Fig. 1 Plot of size effect law [Baant, 1984]

Review on size effect of concrete structural element
The experimental research on size effect of concrete structural elements may be traced long back in 1925 [Sabnis and Mirza, 1979]. Sener et al. [1999] tested two groups of RC beams with various sizes. The results revealed the existence of a significant size effect, which was approximately described by the size effect law proposed by Baant. Krauthammer et al. [2003] investigated numerically and experimentally the size effect phenomenon of high strength concrete (HSC) for a cylindrical specimens that subject to axial load impact. Results from their tests and simulations showed the existence of a size effect in NSC cylinders under
NU
t
1 D
(1)
impact loading. Sener et al. [2004] tested a large number of geometrically similar columns with three
D0
0
where, ft/ is the tensile strength of concrete, B and D
are two empirical constants depending on the shape of structures and obtained by linear regression analysis of
different slenderness ratios. The size effects become stronger as the slenderness ratio increases. Elfahal et al. [2005] investigated numerically and experimentally the size effect phenomenon of normal strength concrete (NSC) for a cylindrical specimens that subject to axial
the test results.
D / D0
is the relative structural size
load impact. Results from their tests and simulations
ratio. The strength is usually defined as nominal stress at peak load. There are various possible correlations of the size effect, but bilogarithmic representation is the most accepted one. In bilogarithmic plot, log NU is plotted against log D. Fig. 1 show a typical plot where
showed the existence of a size effect in NSC cylinders under impact loading. Bindiganavile and Banthia [2006] studied size effect of plain concrete beam under impact loading. The result of the impact test fitted to Baants size effect law. Koc and Sener [2009] tested
geometrically similar columns of different sizes with different types of notches for both normal and high strength concrete to study the size effect. Axial loads were applied to the specimens till failure. The bi logarithmic plots in all the cases followed Baants size effect law. Choudhury [201] tested eighteen beam column connections specimens with nine controls and nine retrofitted of three different sizes for size effect study. The bilogarithmic plots for both control as well as retrofitted specimens follow closely the size effect law. Marthong [2012] tested thirty six beamcolumn connections specimens with eighteen control and eighteen rehabilitated specimens of three sizes under two different cyclic loading frequencies for size effect study. The bilogarithmic plots for both control as well as rehabilitated specimens follow closely the size effect law.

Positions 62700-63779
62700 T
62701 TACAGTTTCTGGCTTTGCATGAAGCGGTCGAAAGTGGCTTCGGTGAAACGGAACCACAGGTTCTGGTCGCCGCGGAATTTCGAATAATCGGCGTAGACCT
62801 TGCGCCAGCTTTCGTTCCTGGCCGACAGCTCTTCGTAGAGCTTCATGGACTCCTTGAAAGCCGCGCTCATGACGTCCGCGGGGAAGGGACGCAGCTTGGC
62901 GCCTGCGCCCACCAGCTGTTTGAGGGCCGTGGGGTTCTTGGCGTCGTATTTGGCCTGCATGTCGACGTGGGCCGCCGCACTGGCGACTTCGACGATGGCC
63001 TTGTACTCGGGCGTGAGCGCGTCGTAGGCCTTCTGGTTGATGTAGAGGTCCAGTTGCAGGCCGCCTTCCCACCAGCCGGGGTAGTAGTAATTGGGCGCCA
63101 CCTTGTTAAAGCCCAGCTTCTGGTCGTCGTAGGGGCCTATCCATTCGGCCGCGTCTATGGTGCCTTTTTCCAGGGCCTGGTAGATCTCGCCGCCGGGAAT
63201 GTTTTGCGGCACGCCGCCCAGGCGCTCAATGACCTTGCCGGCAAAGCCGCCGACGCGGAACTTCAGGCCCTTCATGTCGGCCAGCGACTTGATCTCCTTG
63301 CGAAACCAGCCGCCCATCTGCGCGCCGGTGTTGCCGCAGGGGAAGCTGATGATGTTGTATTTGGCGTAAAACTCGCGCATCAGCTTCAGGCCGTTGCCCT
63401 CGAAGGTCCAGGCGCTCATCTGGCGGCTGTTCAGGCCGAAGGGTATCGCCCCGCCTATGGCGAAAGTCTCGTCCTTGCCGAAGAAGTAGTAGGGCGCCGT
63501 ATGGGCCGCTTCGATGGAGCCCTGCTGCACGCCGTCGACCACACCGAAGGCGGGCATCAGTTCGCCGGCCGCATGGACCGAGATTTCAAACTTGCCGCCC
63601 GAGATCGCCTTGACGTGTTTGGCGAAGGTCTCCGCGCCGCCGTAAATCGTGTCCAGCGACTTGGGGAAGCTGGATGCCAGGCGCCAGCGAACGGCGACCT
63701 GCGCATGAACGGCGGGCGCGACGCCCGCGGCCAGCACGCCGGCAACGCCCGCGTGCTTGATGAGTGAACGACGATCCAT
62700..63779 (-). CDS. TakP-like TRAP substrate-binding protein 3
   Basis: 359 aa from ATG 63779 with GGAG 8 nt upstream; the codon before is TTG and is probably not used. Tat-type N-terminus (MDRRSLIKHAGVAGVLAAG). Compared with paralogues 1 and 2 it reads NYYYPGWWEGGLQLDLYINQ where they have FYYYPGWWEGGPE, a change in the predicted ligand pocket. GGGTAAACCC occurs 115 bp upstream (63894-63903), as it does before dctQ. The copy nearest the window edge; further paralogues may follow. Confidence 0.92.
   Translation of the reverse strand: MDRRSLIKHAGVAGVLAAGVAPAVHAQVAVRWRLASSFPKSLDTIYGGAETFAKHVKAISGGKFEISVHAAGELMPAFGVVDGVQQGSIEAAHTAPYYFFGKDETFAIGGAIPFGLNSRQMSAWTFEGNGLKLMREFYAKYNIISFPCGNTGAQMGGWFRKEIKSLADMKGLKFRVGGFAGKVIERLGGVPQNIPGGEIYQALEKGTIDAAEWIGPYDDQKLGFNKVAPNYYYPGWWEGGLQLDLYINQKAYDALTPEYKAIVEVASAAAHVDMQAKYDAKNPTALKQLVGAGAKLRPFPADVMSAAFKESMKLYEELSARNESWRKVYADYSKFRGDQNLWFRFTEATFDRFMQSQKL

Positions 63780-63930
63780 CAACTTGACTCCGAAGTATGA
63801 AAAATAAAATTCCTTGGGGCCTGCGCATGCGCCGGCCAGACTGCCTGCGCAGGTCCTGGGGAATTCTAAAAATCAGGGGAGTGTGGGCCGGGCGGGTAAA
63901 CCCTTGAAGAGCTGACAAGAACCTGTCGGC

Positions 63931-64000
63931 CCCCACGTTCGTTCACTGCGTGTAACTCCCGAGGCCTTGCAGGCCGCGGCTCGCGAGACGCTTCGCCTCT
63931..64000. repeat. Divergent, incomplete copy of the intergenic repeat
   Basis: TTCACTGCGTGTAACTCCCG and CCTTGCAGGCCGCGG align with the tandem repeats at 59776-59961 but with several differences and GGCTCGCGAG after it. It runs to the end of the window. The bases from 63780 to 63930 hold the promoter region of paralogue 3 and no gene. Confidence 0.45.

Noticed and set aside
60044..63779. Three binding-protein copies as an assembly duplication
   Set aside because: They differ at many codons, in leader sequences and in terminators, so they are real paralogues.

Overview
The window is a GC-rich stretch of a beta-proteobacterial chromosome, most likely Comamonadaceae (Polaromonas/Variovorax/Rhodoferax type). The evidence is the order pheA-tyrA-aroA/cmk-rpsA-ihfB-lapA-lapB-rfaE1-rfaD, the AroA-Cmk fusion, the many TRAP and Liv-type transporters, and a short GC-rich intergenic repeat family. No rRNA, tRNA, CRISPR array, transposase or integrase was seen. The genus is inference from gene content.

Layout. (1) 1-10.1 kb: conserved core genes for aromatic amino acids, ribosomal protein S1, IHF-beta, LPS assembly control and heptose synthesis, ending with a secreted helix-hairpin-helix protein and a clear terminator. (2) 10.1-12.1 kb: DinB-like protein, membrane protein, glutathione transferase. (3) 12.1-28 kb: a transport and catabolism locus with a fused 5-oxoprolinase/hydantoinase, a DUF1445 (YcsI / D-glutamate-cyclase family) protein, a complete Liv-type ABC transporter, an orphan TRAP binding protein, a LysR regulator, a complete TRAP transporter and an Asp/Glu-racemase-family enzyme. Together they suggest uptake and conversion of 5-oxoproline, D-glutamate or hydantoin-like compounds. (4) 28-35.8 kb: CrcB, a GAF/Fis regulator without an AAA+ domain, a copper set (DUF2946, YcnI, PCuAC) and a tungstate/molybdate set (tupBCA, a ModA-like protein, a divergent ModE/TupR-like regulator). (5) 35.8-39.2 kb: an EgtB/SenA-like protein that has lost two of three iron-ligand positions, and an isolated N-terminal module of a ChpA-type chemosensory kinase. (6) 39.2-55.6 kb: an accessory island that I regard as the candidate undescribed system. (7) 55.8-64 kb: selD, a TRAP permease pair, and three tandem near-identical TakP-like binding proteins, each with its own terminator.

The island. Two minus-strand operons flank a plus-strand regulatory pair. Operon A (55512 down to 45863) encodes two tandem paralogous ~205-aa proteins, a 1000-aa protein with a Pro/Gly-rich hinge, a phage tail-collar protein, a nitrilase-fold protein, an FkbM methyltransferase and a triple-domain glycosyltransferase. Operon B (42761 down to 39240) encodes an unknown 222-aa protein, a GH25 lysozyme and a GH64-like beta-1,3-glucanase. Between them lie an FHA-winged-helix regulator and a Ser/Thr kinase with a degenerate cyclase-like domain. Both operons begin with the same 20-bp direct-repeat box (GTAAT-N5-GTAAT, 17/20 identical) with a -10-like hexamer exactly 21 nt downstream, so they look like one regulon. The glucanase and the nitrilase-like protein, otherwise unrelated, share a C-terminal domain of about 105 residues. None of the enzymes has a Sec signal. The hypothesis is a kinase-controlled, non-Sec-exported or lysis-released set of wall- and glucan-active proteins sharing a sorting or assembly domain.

Literature survey shows researchers correlated the existence of size effect with the size effect law proposed by Bazant [1984]. Size effect study has been carried out on various concrete structural elements including plain and high strength concrete. The use of fly ash in concrete is gaining immense importance today, mainly on account of the improvement in the longterm durability of concrete combined with ecological benefits. The review of literature however, could not find any size effect study related to fly ash concrete. Thus, it was felt necessary to explore the possibility of existence of size effect when OPC was partially replaced by fly ash.

Experimental program
Experimental investigations are carried out on concrete cylinders. Four different sizes as shown in Fig.
2 were considered. Aggregate was scale down appropriately. The mix was designed for target cube strength of 30 MPa at 28 days with watercement ratio of 0.38. OPC of 53 grades was partially replaced with 20% fly ash by weight [Marthong, 2002]. A simple method of mix proportioning using fly ash (i.e. fly ash as part replacement of cement by weight) has been adopted. The compressive strength was examined at 28 days and long term contribution up to 90 days. Therefore, six specimens were cast per size of sample for strength test. Specimen sizes and detail proportions are shown in Table 1.
Coarse aggregate from crushed basalt rock was use. Flakiness and Elongation Index were maintained well below 15%. River sand was used as fine aggregate. Material used have been tested as per relevant codal provision [IS 2386 (I, III), 1963].
53 grades OPC classified by BIS conforming to IS 12269 [1987] was used.
Fly ash (FA) used in this study was obtained from Obra Thermal Power Plants, India. This fly ash conforms to the requirement of IS 3812 (Part I) [2003] and also ASTM C618 type F [1878]. Specific gravity of FA and OPC are found out to be 2.51 and 3.20 respectively.
Fig. 2 Concrete specimen sizes
Table 1 Specimen sizes and detail proportions of OPC and FA
Symbols
Replacement Ratio
Mark
Sizes, mm (height x diameter
i.e. H x D)
Nos
FA0
100%
S1
400×180
6
OPC+0% FA
S2
300×135
6
S3
225×100
6
S4
170×75
6
FA20
80%
S1
400×180
6
OPC+20% FA
S2
300×135
6
S3
225×100
6
S4
170×75
6

Role of fly ash on cementitious and concrete properties
The fineness of fly ash is required to be equal or finer than cement for its good cementing efficiency. Fineness of OPC in this investigation is found to be 6% residue on 90 micron sieve, while that of fly ash is 5%. This show that fly ash is of finer and hence can be expected to have appreciable influence on the strength development on concrete.